Mertensia virginica, Virginia Bluebell, Virginia Cowslip 

Tried and True Native Plant Selections for the Mid-Atlantic

Spring has finally sprung when the pink buds of Mertensia virginica show themselves in late winter and early spring, evolving from being coiled up like a scorpion’s tail to opening to deep pink or blue nodding flowers in drifts of woodland carpets. The Virginia Native Plant Society named Virginia Bluebell as Wildflower of the Year in 1989.

Print Version: Mertensia virginica, Virginia Bluebell, Virginia Cowslip 

Mertensia virginica, Virginia Bluebells, Virginia Cowslip  Perennial Height: 1–21⁄2 feet Bloom Color: Pink buds, turning to blue flowers Attributes Scorpioid Cymes, Nodding Cyme, En Masse Spread: 1–11⁄2 feet Characteristics Erect, clump-forming, ephemeral perennial Big, floppy, bluish-green leaves and fleshy stems Blooms March to April for about 3 weeks Pink/bluish/purplish buds arranged in a scorpioid cyme (coiled flower cluster with oldest flower at end of main stem) open to a showy, bell-shape and usually turn light blue as flowers mature Dormant in summer; foliage dies to the ground and does not reappear until the next spring Tolerates rabbits and Black Walnut; intolerant of waterlogged, winter soil; no serious pests or diseases; deer seldom severely damage Ethnobotanic uses Attracts honeybees and native bees, butterflies, Sphinx moths and hummingbirds; en masse plantings also provide cover for wildlife Growing and Maintenance Tips Soil Requirements: Rich, well-drained soil Light Requirements: Partial Shade, Shade Water Requirements: Moist, Wet Use at edge of woodland path or by a shaded pond or in borders, rain or rock gardens with later spreading perennials, like ferns, which will cover the void left when the bluebell foliage dies back Excellent Replacement for Hyacinthus species - Hyacinth Ornithogalum nutans - Nodding Star-of-Bethlehem Ornithogalum umbellatum - Sleepydick Ranunculus ficaria - Lesser Celandine *In the Mid-Atlantic Region, it is native in DC. In DE, it is uncommon in the Piedmont and rare in the Coastal Plain. In PA , it is mostly concentrated in pockets except in the north central counties where it is absent. In VA, it is locally common through the lower elevations of the mountains and in the Piedmont. Hardiness: USDA Zones 3–8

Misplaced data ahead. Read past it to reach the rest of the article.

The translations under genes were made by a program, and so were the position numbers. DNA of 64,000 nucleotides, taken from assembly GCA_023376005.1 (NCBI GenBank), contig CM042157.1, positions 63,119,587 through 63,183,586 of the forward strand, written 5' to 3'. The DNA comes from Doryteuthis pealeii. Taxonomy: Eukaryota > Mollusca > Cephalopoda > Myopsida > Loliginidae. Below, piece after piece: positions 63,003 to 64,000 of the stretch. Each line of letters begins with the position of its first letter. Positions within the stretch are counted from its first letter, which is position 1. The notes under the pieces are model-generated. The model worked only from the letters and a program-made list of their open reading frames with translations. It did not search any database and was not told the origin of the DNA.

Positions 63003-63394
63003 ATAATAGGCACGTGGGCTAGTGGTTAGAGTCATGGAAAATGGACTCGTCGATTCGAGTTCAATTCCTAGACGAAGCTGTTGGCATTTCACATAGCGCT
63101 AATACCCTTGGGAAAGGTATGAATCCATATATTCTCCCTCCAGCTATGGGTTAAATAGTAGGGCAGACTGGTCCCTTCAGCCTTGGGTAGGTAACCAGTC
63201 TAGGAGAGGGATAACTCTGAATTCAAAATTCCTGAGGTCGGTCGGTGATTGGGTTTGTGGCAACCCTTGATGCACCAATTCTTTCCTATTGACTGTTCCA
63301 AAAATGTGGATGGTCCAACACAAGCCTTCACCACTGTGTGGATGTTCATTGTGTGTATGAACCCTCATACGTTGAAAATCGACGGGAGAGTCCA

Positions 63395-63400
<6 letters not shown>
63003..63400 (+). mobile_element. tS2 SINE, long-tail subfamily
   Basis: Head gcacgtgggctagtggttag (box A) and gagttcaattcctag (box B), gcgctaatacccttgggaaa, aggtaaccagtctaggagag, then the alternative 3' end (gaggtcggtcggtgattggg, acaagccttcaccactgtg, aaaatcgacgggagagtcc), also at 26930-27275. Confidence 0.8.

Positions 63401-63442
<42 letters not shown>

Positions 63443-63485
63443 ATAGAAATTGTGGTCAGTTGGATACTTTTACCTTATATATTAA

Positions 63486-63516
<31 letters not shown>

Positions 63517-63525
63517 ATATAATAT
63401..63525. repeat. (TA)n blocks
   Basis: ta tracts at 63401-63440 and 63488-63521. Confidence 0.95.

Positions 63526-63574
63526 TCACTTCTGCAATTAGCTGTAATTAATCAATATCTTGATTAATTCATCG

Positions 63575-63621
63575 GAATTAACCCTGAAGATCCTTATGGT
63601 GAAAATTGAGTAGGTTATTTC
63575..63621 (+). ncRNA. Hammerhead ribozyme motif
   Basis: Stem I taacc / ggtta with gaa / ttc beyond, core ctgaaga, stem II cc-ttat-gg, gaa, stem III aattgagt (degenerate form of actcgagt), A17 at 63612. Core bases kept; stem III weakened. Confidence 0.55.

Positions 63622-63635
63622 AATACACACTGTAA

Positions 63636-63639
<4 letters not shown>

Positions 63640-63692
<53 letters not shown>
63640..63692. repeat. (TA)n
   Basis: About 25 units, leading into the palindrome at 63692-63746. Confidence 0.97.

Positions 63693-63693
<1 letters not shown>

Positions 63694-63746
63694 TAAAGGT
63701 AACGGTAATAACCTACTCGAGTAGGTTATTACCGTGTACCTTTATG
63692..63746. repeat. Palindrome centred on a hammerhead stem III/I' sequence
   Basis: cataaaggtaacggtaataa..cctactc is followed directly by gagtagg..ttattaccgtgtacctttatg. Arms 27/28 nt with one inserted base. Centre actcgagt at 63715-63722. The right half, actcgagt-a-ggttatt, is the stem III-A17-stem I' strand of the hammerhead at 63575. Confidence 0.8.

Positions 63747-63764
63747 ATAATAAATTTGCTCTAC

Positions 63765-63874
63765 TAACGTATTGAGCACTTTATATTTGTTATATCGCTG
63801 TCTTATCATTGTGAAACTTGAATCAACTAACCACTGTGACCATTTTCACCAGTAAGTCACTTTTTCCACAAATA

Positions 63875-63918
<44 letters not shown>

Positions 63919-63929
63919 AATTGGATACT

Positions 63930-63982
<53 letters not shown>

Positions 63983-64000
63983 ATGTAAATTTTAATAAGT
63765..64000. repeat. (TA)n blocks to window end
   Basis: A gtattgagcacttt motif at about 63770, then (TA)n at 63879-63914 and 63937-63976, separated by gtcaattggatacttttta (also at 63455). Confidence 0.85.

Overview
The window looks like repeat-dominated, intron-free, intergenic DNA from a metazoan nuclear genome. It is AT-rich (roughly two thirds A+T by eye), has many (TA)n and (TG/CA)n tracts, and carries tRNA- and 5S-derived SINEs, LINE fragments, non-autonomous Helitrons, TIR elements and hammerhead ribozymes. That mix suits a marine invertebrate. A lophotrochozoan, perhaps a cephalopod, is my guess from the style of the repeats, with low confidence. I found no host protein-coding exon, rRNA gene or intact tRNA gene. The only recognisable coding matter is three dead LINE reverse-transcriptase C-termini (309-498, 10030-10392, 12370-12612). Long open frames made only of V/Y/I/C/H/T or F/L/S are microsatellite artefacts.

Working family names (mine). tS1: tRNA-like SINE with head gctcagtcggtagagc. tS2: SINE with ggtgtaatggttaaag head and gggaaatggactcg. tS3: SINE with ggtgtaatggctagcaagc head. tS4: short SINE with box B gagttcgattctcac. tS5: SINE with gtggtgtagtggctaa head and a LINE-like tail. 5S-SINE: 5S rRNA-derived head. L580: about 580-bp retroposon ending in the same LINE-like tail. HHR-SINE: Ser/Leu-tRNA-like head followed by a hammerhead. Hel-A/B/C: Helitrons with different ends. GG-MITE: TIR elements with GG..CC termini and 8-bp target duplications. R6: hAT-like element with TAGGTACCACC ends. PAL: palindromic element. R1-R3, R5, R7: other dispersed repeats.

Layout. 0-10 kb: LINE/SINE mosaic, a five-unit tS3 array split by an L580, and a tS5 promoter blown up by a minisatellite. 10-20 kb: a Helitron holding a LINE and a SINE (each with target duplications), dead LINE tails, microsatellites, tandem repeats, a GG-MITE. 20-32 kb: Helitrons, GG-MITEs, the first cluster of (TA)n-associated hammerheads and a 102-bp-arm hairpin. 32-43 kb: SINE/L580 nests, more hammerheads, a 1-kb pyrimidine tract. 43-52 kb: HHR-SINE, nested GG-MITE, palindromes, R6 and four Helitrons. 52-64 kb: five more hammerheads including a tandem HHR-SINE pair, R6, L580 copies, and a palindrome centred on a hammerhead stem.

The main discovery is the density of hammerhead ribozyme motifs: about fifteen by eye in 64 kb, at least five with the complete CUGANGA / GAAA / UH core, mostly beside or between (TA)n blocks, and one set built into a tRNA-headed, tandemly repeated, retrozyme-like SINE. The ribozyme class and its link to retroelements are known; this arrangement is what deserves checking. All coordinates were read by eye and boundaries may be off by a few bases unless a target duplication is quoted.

Learn more about other Mid-Atlantic plants: Tried and True Plant Fact Sheets